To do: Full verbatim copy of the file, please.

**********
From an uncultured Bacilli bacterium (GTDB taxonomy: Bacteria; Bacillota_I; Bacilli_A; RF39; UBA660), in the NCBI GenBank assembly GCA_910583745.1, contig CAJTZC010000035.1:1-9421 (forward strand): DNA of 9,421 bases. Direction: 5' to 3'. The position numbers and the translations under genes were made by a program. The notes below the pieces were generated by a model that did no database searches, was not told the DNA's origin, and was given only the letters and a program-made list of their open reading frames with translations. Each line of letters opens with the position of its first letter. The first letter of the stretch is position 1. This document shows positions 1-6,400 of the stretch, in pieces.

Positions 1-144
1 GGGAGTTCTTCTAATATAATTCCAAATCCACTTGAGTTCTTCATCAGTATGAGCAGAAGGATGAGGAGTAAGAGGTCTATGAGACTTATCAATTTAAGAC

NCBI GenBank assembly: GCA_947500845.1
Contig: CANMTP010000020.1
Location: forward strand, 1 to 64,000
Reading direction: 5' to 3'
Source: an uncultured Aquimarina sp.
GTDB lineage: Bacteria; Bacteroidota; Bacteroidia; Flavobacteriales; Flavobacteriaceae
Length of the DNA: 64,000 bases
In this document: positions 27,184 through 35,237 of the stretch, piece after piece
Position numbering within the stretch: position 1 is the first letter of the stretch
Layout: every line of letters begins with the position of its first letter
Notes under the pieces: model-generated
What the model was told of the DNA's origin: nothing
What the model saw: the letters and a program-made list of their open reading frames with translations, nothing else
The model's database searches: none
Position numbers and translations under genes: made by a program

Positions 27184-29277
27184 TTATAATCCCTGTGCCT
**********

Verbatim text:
From an uncultured Bacilli bacterium (GTDB taxonomy: Bacteria; Bacillota_I; Bacilli_A; RF39; UBA660), in the NCBI GenBank assembly GCA_910583745.1, contig CAJTZC010000035.1:1-9421 (forward strand): DNA of 9,421 bases. Direction: 5' to 3'. The position numbers and the translations under genes were made by a program. The notes below the pieces were generated by a model that did no database searches, was not told the DNA's origin, and was given only the letters and a program-made list of their open reading frames with translations. Each line of letters opens with the position of its first letter. The first letter of the stretch is position 1. This document shows positions 1-6,400 of the stretch, in pieces.

Positions 1-144
1 GGGAGTTCTTCTAATATAATTCCAAATCCACTTGAGTTCTTCATCAGTATGAGCAGAAGGATGAGGAGTAAGAGGTCTATGAGACTTATCAATTTAAGAC

NCBI GenBank assembly: GCA_947500845.1
Contig: CANMTP010000020.1
Location: forward strand, 1 to 64,000
Reading direction: 5' to 3'
Source: an uncultured Aquimarina sp.
GTDB lineage: Bacteria; Bacteroidota; Bacteroidia; Flavobacteriales; Flavobacteriaceae
Length of the DNA: 64,000 bases
In this document: positions 27,184 through 35,237 of the stretch, piece after piece
Position numbering within the stretch: position 1 is the first letter of the stretch
Layout: every line of letters begins with the position of its first letter
Notes under the pieces: model-generated
What the model was told of the DNA's origin: nothing
What the model saw: the letters and a program-made list of their open reading frames with translations, nothing else
The model's database searches: none
Position numbers and translations under genes: made by a program

Positions 27184-29277
27184 TTATAATCCCTGTGCCT